With each passing quarter, Wells Fargo seems to record over $500 million in gains from improvements to its $800 billion portfolio of mortgage, auto and commercial real estate loans. Investors would now have a hard time differentiating the quality of those loans from those made in 2006, before the housing market cracked the U.S. economy.
Prior to second-quarter earnings, meanwhile, Wells Fargo was sitting on over $11 billion in unrealized gains to its securities portfolio, helping the bank to shore up its balance sheet and capital ratios amid Fed stress testing and oversight on the payout of dividends.
As the Fed now considers easing its
to hold long-term interest rates down, those such rate-of-change benefits will disappear as a factor driving Wells Fargo's earnings.
Long Live Green Shoots
Put simply, Wells Fargo needs imminent green shoots of economic growth, mortgage demand and business hiring and for those plantlets to flower into a full-fledged recovery.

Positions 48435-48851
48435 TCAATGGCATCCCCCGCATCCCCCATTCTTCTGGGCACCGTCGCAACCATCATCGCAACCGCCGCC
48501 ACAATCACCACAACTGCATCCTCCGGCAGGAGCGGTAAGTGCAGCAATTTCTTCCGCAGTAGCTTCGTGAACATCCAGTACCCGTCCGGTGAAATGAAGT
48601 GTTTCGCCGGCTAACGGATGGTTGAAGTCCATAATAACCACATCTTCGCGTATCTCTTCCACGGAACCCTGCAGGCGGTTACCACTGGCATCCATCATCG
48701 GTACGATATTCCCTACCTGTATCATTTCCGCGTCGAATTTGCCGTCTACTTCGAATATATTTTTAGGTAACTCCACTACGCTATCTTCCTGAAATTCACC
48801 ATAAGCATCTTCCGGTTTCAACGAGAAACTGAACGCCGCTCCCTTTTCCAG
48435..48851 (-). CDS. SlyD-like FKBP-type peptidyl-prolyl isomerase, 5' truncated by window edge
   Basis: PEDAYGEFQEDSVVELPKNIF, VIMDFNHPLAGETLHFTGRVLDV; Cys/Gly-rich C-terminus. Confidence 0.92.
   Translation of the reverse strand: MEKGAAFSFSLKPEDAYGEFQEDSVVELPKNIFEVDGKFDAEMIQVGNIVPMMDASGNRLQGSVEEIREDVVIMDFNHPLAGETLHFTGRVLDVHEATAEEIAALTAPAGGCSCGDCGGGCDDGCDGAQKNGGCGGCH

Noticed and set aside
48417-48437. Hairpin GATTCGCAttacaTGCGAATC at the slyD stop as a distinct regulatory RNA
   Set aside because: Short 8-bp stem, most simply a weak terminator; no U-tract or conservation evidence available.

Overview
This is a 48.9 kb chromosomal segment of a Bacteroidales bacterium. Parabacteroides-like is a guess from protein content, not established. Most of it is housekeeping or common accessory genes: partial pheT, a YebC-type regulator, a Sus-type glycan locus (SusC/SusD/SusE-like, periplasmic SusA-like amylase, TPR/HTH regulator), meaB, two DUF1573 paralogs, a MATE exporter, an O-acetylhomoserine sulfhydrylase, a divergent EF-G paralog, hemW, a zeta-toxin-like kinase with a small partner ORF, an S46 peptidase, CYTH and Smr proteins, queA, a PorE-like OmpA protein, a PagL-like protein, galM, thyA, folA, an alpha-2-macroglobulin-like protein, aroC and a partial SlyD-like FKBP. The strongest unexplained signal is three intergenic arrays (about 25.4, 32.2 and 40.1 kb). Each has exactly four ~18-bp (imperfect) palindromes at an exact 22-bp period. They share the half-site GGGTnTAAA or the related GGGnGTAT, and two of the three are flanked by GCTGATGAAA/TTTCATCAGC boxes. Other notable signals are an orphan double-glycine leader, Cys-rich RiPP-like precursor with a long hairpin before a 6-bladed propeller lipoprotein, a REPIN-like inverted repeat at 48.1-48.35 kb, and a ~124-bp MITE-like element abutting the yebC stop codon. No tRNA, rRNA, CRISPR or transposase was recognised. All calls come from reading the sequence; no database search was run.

"Two years from now, if people are excited about Wells Fargo, it's going to be about the huge market share they have on Main Street," Bill Smead, Chief Investment Officer of Smead Capital, said in an interview ahead of the bank's earnings.
Smead sold Wells Fargo shares in late 2008 and early 2009 amid a worsening of the financial crisis and uncertainty over the government's intervention in the banking sector. In 2009, the fund rebuilt its position in Wells Fargo starting at about $17 a share on an expectation the bank could earn about $4 a share in a weak economy. Now Smead holds Wells Fargo shares on the belief earnings can move higher if a real recovery emerges.
After-tax profits of $7 a share and a stock multiple of 11 times earnings in a few years' time would drive similar stock gains to those posted from 2009 to present. If green shoots once again disappoint, however, Smead and a cohort of bullish Wells Fargo investors such as Warren Buffett would be in for a rough ride.
Wells Fargo, for its part, continues to make the case to investors its business is diversified enough to benefit from both an easing of the financial crisis and an incipient recovery.
Chief executive officer John Stumpf on Friday said the bank saw its strongest post-crisis housing market activity in the second quarter. Stumpf also reiterated a well-worn refrain that the bank is not dependent on any one of its businesses for growth.